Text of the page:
(L-R) John Reel and Mike Wallace were present at the Government Fleet Expo & Conference to accept the No. 1 Leading Fleet award on behalf of the City of Tulsa.
 - Photo: Alex Drachnik

(L-R) John Reel and Mike Wallace were present at the Government Fleet Expo & Conference to accept the No. 1 Leading Fleet award on behalf of the City of Tulsa.

Photo: Alex Drachnik

It’s the championship basketball game. The score is tied. There’s one second left on the clock. Your team shoots…and scores! That feeling of elation is what Brian Franklin, CPFP, administrative manager for the City of Tulsa, Okla., Equipment Management Division (EMD) experienced on June 5 — the day he learned his team had been named the No. 1 overall Leading Fleet at the Government Fleet Expo and Conference (GFX). 

Beyond the sheer excitement, a tide of other emotions washed over Franklin: Pride. Accomplishment. Validation.

At a Glance

Initiatives at the City of Tulsa that helped it earn the No. 1 Leading Fleet designation include:

  • A strong employee development and training program
  • Pay increases for professional certifications
  • Taking customer input and improving its quality assurance program
  • Providing a popular internship program for high school students.

“Our team of technicians and office personnel are being recognized and rewarded for their diligence, creativity, and hard work. It makes me feel proud of our employees who have labored hard this past year to provide excellent service to departments and citizens,” Franklin said. “It feels like the national fleet community is affirming our shop practices and intimating that we are doing things the right way and operating at a high level.”

It’s no surprise that the win inspires Franklin to think of his team, his customers, and his community, as those are among the categories in which the fleet showed leadership to earn the award. 

Franklin isn’t the only one who is excited. John Reel, administrative operations supervisor, who was present at GFX during the announcement about the win, said the entire team shares in the sentiment. 

“The best part is the excitement from our employees upon the realization that their hard work is finally being recognized,” he said. “Upon our return from GFX, there has been a steady parade of EMD employees who want to come by and see the trophy.”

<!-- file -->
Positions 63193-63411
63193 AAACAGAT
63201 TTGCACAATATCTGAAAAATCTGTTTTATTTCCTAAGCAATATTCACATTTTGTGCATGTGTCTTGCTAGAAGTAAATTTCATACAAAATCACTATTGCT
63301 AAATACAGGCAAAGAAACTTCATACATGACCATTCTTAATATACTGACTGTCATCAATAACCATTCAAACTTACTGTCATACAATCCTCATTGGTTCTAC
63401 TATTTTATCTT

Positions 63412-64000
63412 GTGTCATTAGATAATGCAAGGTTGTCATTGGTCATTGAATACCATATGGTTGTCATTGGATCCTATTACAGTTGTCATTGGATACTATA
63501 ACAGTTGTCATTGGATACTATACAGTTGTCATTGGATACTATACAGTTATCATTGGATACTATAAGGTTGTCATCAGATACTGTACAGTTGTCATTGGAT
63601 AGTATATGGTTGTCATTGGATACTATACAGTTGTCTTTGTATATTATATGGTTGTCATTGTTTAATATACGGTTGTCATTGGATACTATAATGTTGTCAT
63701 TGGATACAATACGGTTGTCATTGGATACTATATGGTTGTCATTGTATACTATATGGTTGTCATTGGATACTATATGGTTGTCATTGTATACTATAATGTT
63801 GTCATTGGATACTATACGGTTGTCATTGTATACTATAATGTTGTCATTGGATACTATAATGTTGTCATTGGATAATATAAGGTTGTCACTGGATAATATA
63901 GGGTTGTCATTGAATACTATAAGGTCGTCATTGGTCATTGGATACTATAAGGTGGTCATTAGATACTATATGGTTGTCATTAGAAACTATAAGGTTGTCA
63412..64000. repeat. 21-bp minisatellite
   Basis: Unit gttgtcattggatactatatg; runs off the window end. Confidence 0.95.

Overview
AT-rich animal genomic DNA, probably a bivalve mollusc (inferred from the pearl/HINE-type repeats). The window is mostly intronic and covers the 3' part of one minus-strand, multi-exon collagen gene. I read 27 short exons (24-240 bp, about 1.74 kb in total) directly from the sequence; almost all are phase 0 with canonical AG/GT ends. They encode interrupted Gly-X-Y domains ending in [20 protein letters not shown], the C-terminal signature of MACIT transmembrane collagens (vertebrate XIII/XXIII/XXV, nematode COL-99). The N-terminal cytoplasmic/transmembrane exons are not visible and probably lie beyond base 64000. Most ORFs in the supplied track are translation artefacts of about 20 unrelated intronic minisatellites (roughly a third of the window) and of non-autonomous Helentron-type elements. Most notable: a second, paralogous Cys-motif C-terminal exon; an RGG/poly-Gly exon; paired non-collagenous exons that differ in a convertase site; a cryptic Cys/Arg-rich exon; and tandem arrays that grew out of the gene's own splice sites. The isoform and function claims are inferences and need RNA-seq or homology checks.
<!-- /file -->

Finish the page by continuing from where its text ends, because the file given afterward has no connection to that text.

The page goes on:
For Warranty and Training Administrator Tim Keiffer, there is a sense of relief, but also the drive to keep pushing forward. Like in basketball, once the game is over, another opportunity lies ahead. “We have strived to reach this goal over the years and at last we have achieved it,” he said. “Enjoy today. Tomorrow we go for the repeat.”

Mike Wallace, equipment maintenance manager, echoes Keiffer’s sentiment. “It feels fantastic, but there’s still a realization that there is so much more we want to do in our organization,” he said.

Members of the Tulsa Equipment Management Division celebrated their No. 1 designation. Administrative Manager Brian Franklin is pictured in the front row, second from right.
 - Photo courtesy of City of Tulsa

Members of the Tulsa Equipment Management Division celebrated their No. 1 designation. Administrative Manager Brian Franklin is pictured in the front row, second from right.

Photo courtesy of City of Tulsa

Tulsa Equipment Management Division by the Numbers
  • On-Highway Vehicles: 2,493
  • Off-Highway Vehicles: 625
  • Fleet Employees: 81
  • Maintenance Facilities: 4

 

Tulsa's Key Successes

The team’s drive to do its best has yielded several successful initiatives that have positively affected employees, customers, and the community.

Employees

Employee Recognition Program: An outdated employee recognition program was replaced with a Technician of the Month celebration, which shop employees and supervisors select together. The Technician of the Month receives a traveling WWE-style wrestling belt and medallion, which is awarded at a luncheon held at a different shop each month. At year-end, all winners participate in a SmackDown event, where the winner is awarded a Technician of the Year belt to keep. “These efforts have infused excitement and fun into our recognition program,” Franklin said.